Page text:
Pete Gonzalez sought some help becoming more explosive this spring, so the Central Catholic football standout decided to throw his hat in a different athletic ring.

“The explosive work you get from track is very good for football, so I figured why not give it a try,” said Gonzalez, ranked by some recruiting services as one of the top juniors in the state.

Talented football and basketball players also competing in track and field is nothing new. Many have gone on to win WPIAL titles over the years, and some even PIAA titles. This year’s crop of talent includes a few athletes who could compete for postseason gold medals, two of whom are making track debuts this season.

Count Daemar Kelly among those happy they gave track a shot. Kelly is a senior at Penn Hills and one of the WPIAL’s top basketball players. Kelly was a second-team all-state pick who led the Indians to the WPIAL Class 5A championship. He’ll play in college at Quinnipiac, a Division I school in Connecticut. With basketball teammate and close friend Julian Dugger also on the track team, Kelly opted to give the sport a shot.

“Just for something to do, to stay in shape for when I go up to college,” Kelly said. “This is my last time going around with Julian Dugger. I know I’m going to miss it, so I decided to do track just to stay with him and have fun. Give it one last go in high school.”

It turns out Kelly is a quick study. Despite having only a handful of meets under his belt, Kelly, who is 6 feet 5, soared a personal-best 6-3 to capture the high jump title at last Friday’s Baldwin Invitational, the largest regular-season invitational in Western Pennsylvania.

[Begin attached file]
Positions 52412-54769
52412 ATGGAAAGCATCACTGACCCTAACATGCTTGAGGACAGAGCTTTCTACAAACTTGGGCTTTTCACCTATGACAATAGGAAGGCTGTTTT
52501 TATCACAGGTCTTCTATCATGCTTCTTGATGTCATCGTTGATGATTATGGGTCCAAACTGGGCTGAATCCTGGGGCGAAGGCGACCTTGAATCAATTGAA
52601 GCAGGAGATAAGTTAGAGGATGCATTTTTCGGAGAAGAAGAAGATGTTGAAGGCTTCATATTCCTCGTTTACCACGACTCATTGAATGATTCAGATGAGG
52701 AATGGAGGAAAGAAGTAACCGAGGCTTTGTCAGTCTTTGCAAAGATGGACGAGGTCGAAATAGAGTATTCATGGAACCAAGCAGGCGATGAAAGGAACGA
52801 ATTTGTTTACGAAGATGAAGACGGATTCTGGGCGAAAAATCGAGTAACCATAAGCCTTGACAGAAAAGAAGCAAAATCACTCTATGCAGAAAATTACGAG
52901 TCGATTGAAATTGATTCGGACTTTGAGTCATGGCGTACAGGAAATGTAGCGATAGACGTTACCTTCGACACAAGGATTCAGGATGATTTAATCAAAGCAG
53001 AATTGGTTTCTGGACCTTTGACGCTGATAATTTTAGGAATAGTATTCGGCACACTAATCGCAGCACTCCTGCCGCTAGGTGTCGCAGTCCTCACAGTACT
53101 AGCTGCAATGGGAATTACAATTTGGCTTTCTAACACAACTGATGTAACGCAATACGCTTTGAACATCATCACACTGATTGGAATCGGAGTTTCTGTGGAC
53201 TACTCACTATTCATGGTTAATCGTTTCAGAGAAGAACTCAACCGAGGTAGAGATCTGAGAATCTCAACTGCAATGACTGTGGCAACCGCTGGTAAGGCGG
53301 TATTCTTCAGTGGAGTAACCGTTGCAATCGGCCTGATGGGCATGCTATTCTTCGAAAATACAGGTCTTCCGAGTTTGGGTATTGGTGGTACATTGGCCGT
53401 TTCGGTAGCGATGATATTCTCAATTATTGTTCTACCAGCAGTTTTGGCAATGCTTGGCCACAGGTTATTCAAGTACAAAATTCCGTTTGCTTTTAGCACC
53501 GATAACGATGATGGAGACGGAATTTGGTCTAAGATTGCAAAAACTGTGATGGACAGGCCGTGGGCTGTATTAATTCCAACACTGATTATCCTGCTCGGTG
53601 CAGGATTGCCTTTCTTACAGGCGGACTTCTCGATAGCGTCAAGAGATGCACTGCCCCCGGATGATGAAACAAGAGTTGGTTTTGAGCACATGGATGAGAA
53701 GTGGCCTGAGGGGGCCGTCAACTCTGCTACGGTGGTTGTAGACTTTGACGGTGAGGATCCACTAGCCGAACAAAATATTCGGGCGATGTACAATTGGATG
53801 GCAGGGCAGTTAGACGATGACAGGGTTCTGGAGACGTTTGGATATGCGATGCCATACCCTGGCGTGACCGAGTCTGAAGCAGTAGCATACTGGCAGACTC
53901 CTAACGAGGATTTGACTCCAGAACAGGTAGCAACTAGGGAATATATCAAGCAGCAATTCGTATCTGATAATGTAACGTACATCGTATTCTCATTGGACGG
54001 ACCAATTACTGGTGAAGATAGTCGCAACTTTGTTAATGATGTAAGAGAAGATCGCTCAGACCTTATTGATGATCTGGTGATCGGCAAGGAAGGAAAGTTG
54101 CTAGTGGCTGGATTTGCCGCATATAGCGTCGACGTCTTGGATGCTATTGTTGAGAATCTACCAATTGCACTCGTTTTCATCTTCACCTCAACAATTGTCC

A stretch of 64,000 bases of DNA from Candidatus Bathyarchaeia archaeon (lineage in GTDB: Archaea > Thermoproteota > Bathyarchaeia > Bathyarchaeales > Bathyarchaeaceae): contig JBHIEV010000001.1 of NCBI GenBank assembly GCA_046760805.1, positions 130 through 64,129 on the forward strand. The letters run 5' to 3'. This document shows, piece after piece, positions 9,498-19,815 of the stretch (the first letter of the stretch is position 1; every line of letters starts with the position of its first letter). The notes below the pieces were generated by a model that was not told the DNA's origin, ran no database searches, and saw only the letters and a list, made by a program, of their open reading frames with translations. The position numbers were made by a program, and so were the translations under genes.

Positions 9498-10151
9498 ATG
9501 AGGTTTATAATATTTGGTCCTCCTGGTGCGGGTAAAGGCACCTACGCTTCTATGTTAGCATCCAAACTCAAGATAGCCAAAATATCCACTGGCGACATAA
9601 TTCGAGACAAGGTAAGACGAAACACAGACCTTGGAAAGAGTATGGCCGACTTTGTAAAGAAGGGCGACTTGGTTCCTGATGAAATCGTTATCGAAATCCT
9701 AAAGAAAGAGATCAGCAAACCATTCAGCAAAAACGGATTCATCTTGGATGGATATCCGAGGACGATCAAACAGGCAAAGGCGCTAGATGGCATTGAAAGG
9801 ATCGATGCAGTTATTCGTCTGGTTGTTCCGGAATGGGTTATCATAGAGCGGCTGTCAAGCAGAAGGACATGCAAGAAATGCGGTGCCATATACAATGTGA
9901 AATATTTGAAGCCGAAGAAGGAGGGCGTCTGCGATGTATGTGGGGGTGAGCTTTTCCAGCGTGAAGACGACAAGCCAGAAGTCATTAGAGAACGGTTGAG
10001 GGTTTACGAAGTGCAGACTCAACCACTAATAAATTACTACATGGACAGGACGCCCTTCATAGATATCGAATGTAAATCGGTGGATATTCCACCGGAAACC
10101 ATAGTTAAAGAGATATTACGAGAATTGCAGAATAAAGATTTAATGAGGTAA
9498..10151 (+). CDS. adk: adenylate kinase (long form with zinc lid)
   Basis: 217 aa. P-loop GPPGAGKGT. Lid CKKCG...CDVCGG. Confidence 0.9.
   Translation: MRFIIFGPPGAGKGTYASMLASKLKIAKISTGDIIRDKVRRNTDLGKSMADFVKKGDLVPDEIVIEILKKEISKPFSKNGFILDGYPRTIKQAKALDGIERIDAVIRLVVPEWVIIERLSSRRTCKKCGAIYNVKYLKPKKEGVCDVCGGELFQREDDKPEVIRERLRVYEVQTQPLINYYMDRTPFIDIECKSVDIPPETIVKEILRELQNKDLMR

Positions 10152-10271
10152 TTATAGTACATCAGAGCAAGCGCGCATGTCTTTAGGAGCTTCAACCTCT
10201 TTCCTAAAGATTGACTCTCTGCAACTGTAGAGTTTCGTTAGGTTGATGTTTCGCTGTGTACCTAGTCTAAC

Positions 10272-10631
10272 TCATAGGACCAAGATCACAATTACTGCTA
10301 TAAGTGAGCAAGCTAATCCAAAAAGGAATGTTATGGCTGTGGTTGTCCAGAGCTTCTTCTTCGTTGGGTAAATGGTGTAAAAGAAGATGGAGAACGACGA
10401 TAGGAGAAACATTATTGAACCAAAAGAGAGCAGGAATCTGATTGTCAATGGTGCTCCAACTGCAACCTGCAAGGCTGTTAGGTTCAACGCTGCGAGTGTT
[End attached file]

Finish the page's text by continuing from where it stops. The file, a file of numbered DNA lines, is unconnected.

“I’m somewhat decent,” Kelly humbly said. “ I don’t think I’m good. Not yet. I’ll get there, though.”

Another one of the WPIAL’s top basketball players competed in the high jump at Baldwin, with Peters Township junior Jack Dunbar taking sixth place. Dunbar, who averaged 18 points a game in basketball, placed eighth in the high jump at last year’s WPIAL Class 3A championships.

A football star also walked out of Baldwin with a title last week, as Central Catholic sophomore Xxavier Thomas used a leap of 43-10½ to win the triple jump. Two weeks earlier, Thomas jumped a career-best 44-7 to capture the title at the Butler Invitational. Thomas, a two-year starter at cornerback at Central Catholic and one of the top sophomores in the state, has been doing track since he was 6 years old. He said his goal this season is to get to 46 feet.

“Track helps me a lot with getting faster, and it also makes me more explosive with my jumps and helps me be more explosive for football,” said Thomas, whose older brother, Rodney, also jumped at Central Catholic. He now plays in the NFL for the Indianapolis Colts.

Dugger, a junior at Penn Hills, is a track veteran, as well. A standout quarterback with Division I offers, Dugger began competing in track when he was 9, three years after he began playing football. He said his reason for being involved has always been “to be better at football.” Dugger used a career-best leap of 21-9¼ to place fourth in the long jump at the Butler Invitational.